Chandigarh: Faced with severe power shortage, the Haryana government on Monday announced forging alliance with Bhutan for setting up a 1,500-2,000 MW hydel power project in the neighbouring country.

The state government is eyeing 1,500-2000 megawatt power from Bhutan, which would be available over the next 4-5 years
from a new joint venture project to be set up there, Chief Minister Bhupinder Singh Hooda said in Chandigarh.

Bhutan has agreed in-principle to partner with the State of Haryana in harnessing its hydro power potential, he added. "The hydel power will be economical as compared to the thermal power," he told reporters in Chandigarh, adding that each MW approximately costs around Rs 6-7 crore depending on the terrain where the project is set up.
"The per megawatt costs also depends on whether you get the project on run-off-the-river or from the reservoir," he said. Hooda, who led a delegation to Bhutan on a two-day visit from December 14, said the nation had a potential of 14,000 MW more which can be exploited, out of which Haryana was eyeing 1,500-2,000 MW for its requirements in future.

Describing his Bhutanese visit as very fruitful, Hooda said Haryana and the Royal Kingdom of Bhutan have reached an understanding on pursuing a mutually beneficial economic collaboration across a number of sectors, especially power.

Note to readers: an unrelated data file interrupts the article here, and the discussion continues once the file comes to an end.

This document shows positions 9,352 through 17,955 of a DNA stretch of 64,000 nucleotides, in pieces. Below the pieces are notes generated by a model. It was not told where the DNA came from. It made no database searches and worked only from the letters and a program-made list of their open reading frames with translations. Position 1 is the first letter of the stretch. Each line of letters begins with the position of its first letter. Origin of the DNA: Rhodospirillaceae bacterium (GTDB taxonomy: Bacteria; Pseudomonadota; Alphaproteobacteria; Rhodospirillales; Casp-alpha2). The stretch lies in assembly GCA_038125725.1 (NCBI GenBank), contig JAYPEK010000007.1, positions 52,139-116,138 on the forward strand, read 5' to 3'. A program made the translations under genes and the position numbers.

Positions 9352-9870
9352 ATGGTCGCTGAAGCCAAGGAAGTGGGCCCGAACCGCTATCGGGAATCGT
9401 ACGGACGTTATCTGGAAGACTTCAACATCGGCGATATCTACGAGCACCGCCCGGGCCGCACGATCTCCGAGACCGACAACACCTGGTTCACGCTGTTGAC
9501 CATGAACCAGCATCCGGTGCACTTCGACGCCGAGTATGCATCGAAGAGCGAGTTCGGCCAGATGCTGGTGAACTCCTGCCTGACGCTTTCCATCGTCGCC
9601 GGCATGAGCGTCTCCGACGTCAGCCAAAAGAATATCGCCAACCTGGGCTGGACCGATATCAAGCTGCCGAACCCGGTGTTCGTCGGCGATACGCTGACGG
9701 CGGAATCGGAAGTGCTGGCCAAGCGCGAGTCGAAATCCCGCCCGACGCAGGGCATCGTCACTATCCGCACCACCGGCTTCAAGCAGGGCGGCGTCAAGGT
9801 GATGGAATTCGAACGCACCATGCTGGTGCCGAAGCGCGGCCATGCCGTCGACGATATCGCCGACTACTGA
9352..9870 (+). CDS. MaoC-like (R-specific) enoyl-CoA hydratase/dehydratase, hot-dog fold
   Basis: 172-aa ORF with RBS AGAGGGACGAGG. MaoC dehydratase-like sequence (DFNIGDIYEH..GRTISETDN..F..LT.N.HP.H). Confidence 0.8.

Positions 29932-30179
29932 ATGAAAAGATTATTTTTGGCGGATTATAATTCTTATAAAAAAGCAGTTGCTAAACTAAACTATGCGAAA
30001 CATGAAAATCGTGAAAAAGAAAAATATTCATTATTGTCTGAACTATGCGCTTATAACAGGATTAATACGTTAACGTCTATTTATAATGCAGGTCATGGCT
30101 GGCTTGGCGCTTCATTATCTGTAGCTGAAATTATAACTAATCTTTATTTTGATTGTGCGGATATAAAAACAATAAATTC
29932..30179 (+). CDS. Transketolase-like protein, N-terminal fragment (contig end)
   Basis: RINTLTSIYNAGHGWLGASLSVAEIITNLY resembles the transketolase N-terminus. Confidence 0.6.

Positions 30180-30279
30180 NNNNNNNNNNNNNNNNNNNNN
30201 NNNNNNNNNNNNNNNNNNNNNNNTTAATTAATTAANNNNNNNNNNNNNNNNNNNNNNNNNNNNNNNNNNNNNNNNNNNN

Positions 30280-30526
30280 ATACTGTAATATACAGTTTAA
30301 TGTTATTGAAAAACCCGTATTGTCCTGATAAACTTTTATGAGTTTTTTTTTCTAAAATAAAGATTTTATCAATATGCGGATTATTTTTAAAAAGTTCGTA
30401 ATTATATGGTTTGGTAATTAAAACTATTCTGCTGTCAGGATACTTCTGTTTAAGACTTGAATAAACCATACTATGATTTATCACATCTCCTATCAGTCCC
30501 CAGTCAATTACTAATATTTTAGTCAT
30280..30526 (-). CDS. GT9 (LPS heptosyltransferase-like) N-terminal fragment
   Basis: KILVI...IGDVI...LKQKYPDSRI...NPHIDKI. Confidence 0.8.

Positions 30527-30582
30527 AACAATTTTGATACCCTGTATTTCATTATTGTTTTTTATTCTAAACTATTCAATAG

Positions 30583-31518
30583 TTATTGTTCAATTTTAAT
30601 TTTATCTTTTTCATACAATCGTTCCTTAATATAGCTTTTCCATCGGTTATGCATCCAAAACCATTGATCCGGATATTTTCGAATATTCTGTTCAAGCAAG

"Thus, Haryana has become the first state in the country to have traversed beyond the national frontiers and signed a mutually collaborative understanding with an independent nation state," he said. He said Haryana would also be engaging with Bhutan in agriculture, horticulture, animal husbandry and livestock, industrial development, urban planning and infrastructure development sectors keeping in view the historical excellent relations between India and Bhutan.

"This has been possible on account of a very long and friendly relationship between India and Bhutan," Hooda said. Elaborating more about the power sector, "It has been my government's priority to make Haryana self reliant for meeting its power requirements and steps have been taken to create additional power generation capacity from a mere 4,033.60 MW in 2005 to 8,497.40 MW during a period of last seven years.

"However, finding that there have been problems associated with availability of sufficient coal for uninterrupted operations of our newly established power plants, and in view of the ever increasing need for additional power for the state’s development initiatives, we started looking at alternative measures."


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